Working with steel in the metal workshop
The first stage of making the steel harmonograph was to cut out and prepare all the structural components. In a sense, the process is a bit like tailoring – you measure and cut out all the pieces, and then put them together an a logical order, investing each stage with as much care and craftsmanship as you can muster. For the flat steel components I had MDF formas cut on the college CNC machine, which David Stewart used as patterns to plasma-cut the shapes out of mild carbon-steel. We had a total of fifteen flat pieces for the basal structure, which were to be welded to a large central cylinder.
My job was to ‘finish’ the plasma-cut pieces: I refined the curves with an angle-grinder, drilled the holes that created the delicate openwork patterns, sanded everything to smooth the edges, then repeatedly heated and quenched each piece at the forge to darken and strengthen them. When Dave first placed the angle-grinder in my hands I was terrified – the sheer speed and power and noise of the monstrous thing connecting with the steel with a shower of sparks had a brutality and violence about it that I had never before experienced. But once I got used to the heightened energy of the process it became utterly enthralling. The grinder began to feel as fluent and expressive as a brush, and the steel felt responsive and alive. Like all metalwork processes, it demands a total, immersive concentration – you can get lost in it for hours!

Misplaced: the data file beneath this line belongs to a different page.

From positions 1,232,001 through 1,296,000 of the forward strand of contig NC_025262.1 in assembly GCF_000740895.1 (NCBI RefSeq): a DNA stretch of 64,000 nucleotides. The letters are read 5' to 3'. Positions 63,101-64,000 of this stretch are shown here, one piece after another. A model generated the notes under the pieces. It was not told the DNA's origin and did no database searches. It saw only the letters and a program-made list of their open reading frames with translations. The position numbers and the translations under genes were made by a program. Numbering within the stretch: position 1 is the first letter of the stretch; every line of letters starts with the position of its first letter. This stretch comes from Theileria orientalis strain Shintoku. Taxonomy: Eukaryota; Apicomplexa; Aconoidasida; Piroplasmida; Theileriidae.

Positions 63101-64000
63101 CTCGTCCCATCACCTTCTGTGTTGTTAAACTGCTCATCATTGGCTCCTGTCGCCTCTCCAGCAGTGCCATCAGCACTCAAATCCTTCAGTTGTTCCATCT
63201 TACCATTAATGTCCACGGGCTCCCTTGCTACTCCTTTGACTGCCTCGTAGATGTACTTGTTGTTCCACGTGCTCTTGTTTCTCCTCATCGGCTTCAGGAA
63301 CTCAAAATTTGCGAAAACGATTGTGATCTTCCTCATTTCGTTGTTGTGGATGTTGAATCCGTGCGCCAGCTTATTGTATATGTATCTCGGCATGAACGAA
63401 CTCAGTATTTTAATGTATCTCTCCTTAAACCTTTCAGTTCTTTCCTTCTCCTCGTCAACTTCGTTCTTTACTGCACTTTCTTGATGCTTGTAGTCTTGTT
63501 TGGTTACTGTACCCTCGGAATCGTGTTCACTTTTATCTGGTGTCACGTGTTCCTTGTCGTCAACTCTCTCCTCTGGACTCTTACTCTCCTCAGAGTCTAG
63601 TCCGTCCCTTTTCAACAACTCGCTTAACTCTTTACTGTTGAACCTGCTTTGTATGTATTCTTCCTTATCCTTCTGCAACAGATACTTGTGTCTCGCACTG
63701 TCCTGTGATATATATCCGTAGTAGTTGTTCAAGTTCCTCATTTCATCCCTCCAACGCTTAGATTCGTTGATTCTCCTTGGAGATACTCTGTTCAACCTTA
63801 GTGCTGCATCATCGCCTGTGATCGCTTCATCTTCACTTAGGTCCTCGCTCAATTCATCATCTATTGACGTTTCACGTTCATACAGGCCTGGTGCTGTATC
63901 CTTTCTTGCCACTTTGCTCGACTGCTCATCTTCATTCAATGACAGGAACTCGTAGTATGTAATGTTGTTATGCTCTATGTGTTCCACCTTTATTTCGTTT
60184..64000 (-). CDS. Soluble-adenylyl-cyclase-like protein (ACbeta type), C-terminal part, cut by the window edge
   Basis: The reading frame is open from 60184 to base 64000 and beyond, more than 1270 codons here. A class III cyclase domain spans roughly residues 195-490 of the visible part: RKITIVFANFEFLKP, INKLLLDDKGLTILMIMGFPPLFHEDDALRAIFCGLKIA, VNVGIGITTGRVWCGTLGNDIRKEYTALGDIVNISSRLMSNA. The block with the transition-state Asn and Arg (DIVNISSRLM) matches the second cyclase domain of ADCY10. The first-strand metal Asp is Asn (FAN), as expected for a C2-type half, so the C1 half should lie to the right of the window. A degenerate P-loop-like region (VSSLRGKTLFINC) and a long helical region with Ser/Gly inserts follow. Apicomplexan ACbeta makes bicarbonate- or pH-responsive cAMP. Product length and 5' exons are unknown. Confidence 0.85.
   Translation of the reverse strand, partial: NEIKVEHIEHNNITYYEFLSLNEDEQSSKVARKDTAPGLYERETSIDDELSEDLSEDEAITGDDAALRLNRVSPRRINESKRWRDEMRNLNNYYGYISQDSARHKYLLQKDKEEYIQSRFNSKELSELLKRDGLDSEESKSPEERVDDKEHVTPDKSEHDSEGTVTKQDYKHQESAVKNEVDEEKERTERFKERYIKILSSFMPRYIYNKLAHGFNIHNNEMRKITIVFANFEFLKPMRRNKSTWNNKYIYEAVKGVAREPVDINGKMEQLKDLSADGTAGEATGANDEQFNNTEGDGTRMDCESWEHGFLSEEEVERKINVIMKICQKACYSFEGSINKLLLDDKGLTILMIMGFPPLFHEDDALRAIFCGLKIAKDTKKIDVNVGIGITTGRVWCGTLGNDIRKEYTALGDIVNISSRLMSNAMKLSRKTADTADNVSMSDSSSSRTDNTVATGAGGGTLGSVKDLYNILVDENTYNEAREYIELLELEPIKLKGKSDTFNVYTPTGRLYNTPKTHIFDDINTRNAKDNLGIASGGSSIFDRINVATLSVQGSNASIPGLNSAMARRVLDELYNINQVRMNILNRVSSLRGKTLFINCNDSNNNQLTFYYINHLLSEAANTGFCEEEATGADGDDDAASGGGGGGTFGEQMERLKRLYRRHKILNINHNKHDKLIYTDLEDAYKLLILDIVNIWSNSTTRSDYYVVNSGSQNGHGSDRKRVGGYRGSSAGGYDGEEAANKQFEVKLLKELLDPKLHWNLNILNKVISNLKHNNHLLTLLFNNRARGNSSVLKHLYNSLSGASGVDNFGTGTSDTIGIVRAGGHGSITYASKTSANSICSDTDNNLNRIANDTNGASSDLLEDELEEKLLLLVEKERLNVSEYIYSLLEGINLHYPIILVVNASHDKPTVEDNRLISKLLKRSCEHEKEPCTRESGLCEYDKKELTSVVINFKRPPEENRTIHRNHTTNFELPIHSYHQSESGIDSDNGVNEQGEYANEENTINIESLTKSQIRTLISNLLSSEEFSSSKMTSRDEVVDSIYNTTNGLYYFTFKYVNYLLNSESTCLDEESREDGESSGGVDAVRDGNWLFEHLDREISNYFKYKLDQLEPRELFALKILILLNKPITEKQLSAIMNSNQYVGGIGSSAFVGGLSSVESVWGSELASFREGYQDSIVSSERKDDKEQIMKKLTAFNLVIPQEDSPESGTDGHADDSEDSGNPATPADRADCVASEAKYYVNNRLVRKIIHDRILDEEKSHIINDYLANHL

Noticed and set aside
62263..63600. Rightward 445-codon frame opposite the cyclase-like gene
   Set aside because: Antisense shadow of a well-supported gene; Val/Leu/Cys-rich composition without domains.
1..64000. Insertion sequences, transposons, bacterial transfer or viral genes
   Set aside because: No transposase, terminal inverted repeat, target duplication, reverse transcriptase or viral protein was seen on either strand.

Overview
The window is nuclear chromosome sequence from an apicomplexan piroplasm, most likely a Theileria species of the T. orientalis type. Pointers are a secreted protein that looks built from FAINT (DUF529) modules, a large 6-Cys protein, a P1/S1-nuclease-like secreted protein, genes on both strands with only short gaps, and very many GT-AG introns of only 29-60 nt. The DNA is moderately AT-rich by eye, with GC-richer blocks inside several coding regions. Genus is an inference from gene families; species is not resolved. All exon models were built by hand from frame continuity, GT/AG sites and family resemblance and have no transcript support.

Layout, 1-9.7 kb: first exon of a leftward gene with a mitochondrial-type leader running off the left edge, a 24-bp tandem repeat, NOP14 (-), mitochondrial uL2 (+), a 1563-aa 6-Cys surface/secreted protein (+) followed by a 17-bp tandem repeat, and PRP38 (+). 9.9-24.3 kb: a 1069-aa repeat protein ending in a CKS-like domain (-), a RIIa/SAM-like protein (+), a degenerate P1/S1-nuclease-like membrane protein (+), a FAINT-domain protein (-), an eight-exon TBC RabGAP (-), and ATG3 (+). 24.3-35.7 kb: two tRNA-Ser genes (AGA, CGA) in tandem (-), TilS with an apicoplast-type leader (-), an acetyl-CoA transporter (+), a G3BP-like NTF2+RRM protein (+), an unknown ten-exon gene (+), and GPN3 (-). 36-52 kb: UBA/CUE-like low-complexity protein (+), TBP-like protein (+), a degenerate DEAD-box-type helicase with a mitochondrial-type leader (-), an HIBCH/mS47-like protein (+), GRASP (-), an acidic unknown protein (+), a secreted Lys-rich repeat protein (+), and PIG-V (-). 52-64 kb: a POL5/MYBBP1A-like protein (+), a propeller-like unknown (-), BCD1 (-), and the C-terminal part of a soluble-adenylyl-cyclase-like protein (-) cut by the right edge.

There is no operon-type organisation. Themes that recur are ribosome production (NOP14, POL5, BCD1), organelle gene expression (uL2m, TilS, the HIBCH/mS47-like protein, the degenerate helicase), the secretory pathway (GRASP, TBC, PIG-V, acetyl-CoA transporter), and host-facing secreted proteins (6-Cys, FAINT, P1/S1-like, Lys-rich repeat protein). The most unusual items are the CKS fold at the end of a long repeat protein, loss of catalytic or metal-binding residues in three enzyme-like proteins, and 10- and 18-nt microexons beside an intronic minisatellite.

I enjoyed learning how to use the big industrial drill-press to make the holes in the pieces. I used drill-bits up to one-and-a-half inches in diameter, slowly and surely grinding into the 3mm steel with utter precision. The friction caused by drilling generates a phenomenal amount of heat – the steel actually smokes – which is why I had to make sure the work was constantly irrigated with machine coolant (a mixture of oil and water) trickling from its own tap.
The curved supportive components that took so long to prepare were MIG welded to the central cylinder in groups of three, braced together with curved brass rods. I bent the rods to the correct arcs on an old pipe-bender, and then drilled and tapped the ends to take the brass bolts that attach them to the steel parts. The high arch of the leg sections is a design feature governed by the clearance needed to accommodate the trajectory of the swinging pendulums. The groups of three look right, because I conceived the entire structure on the basis of the three pendulums working at angles of 60 degrees in relation to one another (forming an equilateral triangle) – so the magic number is three and its multiples. Both in music and in geometry – triplets, triangles and tetrahedra – groups of three have a distinctive dynamic energy, which is what I wanted to pervade the whole construction.